The damage has visible impurities that cannot be removed through cleaning.

There’s damage or discoloration to the plastic interlayer.

The chip has a pit-size greater than 3/8-inch.

The chip is in the DPVA and has a diameter larger than one inch; the finished pit will be greater than 3/16-inch; or the repair will be within 4 inches of another repair.

Note: a trained repair technician will be able to judge if a repair will affect the vehicle’s proper operation. In that case, he or she will a recommend a replacement.

Get an Estimate

Leave Auto Glass Chip Repair to the Experts

Remember, it’s best to have a certified technician examine any chip on your windshield. Since technicians have a trained eye to assess damage, they’re best to consult with when it’s time for a windshield repair. You may even learn you need a replacement if the damage is extensive.

Glass.com attempts to provide accurate information but cannot be held liable for any information provided or omitted.  You should always work with a licensed, insured and reputable glass shop that can assess your specific needs and local building codes and offer professional services. Never attempt to cut, install, or otherwise work with glass yourself. All content is provided on an informational basis only.

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By Katherine Coig

Katherine (Kat) Coig, editor of WINDOW FILM magazine, is a graduate of Virginia Commonwealth University, with a bachelor of science in grammar and English. She is responsible for WINDOW FILM magazine, its e-newsletter, and the award winning FILM’d newscast. As assistant editor of USGlass, she travels to industry events, and writes news and feature articles for the publication. In her spare time, Kat loves to paint (acrylics), and she too is a runner and also has a new-found love of boxing.


  • My Interlaying plastic has a spider crack with one very long crack extending from in (probably around 12 in) there is not a crack in the interior or exterior glass tho (as nothing catches when I rub my finger on it) the long leg developed a day after the initial crack. I’m guessing due to the crazy Oklahoma heat! What’s the best thing for me to do?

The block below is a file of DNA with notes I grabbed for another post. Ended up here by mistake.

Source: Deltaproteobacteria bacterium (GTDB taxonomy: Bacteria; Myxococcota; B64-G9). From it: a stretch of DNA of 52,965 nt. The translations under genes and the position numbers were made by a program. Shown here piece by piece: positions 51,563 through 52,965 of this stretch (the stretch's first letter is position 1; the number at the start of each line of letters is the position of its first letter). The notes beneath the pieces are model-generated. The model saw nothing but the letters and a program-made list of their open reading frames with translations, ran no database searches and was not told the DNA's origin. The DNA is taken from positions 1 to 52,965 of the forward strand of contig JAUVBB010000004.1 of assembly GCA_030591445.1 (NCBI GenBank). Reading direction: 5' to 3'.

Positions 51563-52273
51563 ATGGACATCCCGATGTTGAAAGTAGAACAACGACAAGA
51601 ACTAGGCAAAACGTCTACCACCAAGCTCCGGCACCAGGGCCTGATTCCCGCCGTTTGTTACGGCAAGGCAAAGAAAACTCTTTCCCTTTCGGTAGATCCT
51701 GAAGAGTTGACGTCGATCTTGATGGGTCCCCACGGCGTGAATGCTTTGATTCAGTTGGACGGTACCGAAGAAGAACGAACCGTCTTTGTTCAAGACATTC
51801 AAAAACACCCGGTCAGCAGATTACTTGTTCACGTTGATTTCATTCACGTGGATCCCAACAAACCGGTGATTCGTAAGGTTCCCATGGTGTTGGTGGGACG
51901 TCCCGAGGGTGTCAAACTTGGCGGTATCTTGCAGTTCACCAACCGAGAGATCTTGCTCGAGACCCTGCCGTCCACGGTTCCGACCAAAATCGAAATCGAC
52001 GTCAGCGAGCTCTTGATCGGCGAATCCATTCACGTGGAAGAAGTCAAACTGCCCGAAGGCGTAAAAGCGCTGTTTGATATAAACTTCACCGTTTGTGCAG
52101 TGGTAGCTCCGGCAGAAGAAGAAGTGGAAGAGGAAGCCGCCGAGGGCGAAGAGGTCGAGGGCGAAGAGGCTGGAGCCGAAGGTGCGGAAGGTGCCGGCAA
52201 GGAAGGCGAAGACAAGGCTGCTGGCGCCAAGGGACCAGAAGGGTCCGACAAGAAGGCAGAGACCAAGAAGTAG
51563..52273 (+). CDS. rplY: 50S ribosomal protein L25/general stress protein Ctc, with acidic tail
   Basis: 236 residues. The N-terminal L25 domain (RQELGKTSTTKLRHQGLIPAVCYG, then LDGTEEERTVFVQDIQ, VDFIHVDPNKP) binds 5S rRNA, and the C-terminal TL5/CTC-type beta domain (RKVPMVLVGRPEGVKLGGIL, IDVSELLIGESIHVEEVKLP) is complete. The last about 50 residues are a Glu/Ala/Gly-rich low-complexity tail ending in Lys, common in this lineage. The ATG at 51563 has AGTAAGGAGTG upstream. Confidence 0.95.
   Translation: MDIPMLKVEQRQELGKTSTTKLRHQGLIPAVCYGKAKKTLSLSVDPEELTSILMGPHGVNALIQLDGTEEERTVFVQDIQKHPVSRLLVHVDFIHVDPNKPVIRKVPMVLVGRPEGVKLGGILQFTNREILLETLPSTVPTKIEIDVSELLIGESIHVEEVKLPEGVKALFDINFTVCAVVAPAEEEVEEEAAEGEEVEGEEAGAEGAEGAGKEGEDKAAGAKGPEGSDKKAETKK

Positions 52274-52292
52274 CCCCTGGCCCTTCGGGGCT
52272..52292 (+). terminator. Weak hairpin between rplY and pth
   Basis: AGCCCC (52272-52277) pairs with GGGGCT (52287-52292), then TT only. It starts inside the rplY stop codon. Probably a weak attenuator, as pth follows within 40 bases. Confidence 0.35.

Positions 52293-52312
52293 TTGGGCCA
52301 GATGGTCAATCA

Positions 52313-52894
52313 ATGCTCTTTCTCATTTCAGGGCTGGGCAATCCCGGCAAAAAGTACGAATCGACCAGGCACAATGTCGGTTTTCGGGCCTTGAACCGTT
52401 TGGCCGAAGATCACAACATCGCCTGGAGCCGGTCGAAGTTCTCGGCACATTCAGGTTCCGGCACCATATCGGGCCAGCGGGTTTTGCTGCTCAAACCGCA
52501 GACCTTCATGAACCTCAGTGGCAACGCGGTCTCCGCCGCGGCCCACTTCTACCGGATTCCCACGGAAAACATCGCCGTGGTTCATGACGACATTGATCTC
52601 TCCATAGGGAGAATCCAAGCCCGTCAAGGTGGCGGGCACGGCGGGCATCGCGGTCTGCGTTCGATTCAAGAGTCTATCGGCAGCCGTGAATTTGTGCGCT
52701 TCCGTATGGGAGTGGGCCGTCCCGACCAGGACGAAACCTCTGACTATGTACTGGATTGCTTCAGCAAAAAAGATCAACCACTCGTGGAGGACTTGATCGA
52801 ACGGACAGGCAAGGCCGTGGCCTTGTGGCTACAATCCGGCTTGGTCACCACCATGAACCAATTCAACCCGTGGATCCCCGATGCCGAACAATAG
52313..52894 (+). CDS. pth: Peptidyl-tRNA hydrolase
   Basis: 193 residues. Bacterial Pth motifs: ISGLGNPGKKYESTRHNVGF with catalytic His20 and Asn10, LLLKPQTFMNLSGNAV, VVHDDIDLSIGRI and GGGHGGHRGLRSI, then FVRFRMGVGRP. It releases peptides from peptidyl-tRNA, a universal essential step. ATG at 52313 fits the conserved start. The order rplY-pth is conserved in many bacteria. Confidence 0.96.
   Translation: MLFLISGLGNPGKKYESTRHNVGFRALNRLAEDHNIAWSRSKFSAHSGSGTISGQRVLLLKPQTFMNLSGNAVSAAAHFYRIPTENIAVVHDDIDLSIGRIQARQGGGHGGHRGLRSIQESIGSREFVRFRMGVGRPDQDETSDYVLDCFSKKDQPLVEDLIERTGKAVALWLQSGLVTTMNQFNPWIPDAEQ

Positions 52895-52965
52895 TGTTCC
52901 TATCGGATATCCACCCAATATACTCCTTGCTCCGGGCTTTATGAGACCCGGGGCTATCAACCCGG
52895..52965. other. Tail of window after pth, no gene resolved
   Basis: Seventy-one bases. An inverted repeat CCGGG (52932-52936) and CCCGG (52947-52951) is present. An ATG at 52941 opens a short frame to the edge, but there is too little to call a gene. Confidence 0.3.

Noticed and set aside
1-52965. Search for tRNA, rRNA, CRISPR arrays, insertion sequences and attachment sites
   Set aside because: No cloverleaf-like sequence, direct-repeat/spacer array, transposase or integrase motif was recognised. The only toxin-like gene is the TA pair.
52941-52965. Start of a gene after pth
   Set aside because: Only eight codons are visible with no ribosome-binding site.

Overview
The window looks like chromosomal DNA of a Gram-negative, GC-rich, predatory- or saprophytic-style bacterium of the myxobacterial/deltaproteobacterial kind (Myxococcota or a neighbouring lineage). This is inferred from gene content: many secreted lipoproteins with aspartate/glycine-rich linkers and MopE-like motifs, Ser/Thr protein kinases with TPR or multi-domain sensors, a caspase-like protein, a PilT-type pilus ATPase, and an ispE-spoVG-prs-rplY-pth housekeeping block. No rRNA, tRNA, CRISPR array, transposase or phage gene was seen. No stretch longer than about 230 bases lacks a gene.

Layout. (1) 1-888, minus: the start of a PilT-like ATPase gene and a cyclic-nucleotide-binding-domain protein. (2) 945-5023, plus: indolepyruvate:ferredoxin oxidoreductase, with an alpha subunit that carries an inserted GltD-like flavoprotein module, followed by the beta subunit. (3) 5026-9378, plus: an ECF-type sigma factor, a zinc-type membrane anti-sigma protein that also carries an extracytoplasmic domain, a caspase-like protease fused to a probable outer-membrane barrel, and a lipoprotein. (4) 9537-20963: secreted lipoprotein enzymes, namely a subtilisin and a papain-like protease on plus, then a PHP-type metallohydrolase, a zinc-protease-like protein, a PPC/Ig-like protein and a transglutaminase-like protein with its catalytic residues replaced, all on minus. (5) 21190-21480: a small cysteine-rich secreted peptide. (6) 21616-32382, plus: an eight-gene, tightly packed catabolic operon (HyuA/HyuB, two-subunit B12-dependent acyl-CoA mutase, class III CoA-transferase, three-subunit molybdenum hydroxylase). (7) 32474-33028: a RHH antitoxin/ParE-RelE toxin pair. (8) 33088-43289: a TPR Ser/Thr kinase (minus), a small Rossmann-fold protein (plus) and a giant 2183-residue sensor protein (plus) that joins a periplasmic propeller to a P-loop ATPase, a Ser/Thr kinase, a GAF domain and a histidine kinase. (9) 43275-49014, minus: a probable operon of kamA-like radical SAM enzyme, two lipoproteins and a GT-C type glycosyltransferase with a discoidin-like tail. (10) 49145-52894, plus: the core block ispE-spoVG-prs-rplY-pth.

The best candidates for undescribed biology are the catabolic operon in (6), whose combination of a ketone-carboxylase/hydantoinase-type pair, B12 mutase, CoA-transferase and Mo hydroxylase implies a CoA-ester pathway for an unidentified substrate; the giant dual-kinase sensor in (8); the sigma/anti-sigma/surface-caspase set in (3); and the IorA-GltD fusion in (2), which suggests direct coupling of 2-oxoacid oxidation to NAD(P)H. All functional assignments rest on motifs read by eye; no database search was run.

• Hi Chloe,

      The best option will be to take your vehicle to a local and reputable auto glass shop. They will be able to recommend the best course of action after inspecting the glass in person.

  • I recently had work done on my sunroof and noticed what appears to be small chips in the windshield along the roofline going almost all the way across the windshield. It’s still smooth to touch but very noticeable from the outside. What can cause this?

    • Hi Jerry,

      It is likely a coincidence that you are just now noticing these chips after the sunroof installation. It’s common for a windshield to accumulate extremely small chips over time which are usually caused by small rocks, pebbles, and other road debris. Sometimes these chips are noticeable when driving in direct sunlight as they can cause a serious glare. However, I am just going off of your description and if you believe these chips are large enough to spread, cause a compromise in the structural integrity of your windshield, or distort your view while driving, then you should have the windshield evaluated in person by a reputable glass shop. Thanks for the question!